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The Art And Guile Of Vote Splitting

National appears to have trained its supporters well in the tactical issues around splitting their votes.

An analysis of Roy Morgan polling by data company Qrious (link to original release) shows voters in National-held electorates are less likely to split their vote, indicating they understand the two ticks slogan pretty well.

The analysis also shows voters in Ōhariu are the most likely to vote for a different candidate than their party vote. The analysis covers polling data of enrolled voters taken from December 2011 to April 2014 when most people would not have been concentrating on the election. This could indicate after years of voting in Peter Dunne as the electorate MP, voters have become conditioned to splitting their vote and are ready to do so again.

Epsom only ranked in tenth place in terms of the percentage of those indicating they will be split-voting. This would be of some concern to National and ACT, but it also might reflect the years of bad publicity for ACT and its former Leader John Banks which came in never ending waves following his election in 2011.

Since that time David Seymour has been campaigning hard in Epsom and National has clearly given its supporters the message to back Seymour. Epsom voters in the past have “held their noses” and voted in the best interest of their party and most will realise without ACT, National’s chances of forming a Government become a bit more difficult. Likewise whether Labour and Green voters hold their noses and vote for National’s Paul Goldsmith could still potentially influence the outcome.

Traders on iPredict think it is likely both Dunne (Ohariu) and Seymour (Epsom) will win their seats.

The analysis also shows those in Labour held electorates are more likely to split their votes. This is an indication of the strength and the weaknesses of the left parties in the election. Labour’s electorate MPs are supported by Green voters, but some of the Labour/Green electorate seems to slip to other parties.

This was notable in the Wellington Central in 2011, where the Labour and Green electorate candidates picked up more than 23,000 votes (Grant Robertson won comfortably with almost 19,000 votes), compared to National’s 12,000. However National picked up 15,000 party votes and while the combined Green/Labour party votes were more at over 20,000, they did shed some support - presumably to National as well as other parties.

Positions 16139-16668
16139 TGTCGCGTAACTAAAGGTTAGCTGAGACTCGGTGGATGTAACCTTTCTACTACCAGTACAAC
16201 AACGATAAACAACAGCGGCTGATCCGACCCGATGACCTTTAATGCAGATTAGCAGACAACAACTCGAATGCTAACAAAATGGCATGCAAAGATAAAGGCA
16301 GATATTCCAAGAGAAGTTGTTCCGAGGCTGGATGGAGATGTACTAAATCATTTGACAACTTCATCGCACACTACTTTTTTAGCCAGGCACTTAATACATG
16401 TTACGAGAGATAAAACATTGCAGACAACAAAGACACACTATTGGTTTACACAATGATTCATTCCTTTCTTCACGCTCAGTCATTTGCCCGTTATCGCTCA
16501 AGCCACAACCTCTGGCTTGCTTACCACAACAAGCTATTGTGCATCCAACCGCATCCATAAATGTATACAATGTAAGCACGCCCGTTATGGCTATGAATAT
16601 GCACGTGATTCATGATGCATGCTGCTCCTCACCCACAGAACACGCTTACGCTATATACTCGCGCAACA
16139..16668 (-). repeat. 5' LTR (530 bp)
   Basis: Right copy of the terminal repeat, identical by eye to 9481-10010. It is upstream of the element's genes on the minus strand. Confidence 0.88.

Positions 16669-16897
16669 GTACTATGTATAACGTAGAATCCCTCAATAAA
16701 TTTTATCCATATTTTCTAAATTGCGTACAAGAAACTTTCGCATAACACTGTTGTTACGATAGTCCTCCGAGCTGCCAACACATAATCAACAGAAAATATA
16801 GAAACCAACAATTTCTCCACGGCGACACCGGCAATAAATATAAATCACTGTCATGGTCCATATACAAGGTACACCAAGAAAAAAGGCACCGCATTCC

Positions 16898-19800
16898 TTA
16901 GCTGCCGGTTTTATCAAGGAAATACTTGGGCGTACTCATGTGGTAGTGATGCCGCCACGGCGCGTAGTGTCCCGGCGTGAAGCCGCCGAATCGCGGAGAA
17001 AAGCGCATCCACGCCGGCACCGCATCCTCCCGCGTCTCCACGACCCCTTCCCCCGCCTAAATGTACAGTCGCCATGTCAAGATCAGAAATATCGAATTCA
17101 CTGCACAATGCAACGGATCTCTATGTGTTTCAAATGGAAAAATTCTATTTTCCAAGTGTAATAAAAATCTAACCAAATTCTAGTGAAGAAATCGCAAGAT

The only National held electorate to indicate high levels of split voting in the analysis was Nelson. In 2011 Nelson was held easily by National’s Nick Smith with 18,000 votes compared to Labour Maryan Street’s 11,000, while the Green candidate picked up 2,000. In comparison National picked up just over 16,000 party votes, Labour 9,600 and the Greens 5,600.

The potential for split voting to change the make-up of the next government is most obvious in helping ensure ACT and United Future get over the line. One of the side effects of split voting can be the creation of overhang seats in electorates like this bringing in MPs without wider party vote support.

When MMP first began in 1996 some strategists did consider some more startling arrangements to enforce the overhang and force its supporters to split the vote. The idea was for National to split into two parties for election purposes with one party only contesting electorates and the other only the party vote.

Under this rather bizarre arrangement there could be unusual outcomes.

For instance, in one scenario National’s electorate only party (say the Country Party) could pick up 30 seats and zero of the party vote, while National could pick up 40% of the party vote and no electorates. In an election where the Greens received 15%, Labour 30%, NZ First got past the 5% and there was the current smattering of small parties, there could be a Parliament of 150 with the Country Party getting a 30 seat overhang and National picking up 50 MPs for a total of 80 MPs. A majority for National’s two parties despite losing the party vote to the Labour/Greens bloc.

The brainstorming idea was quickly dismissed for numerous reasons, most notably that it would be perceived as rorting the system and get a furious backlash from voters.

Some believe the current winning of an electorate seat and the party potentially bringing in more MPs despite getting less than 5% is a rort, but it is the rules as they stand and it could benefit the left as well if Hone Harawira holds Te Tai Tokerau.

However unlike National in Epsom and Ohariu, Labour has campaigned hard making it likely to be a close run thing, which could spell the end for both the Internet and Mana parties.

© Scoop Media

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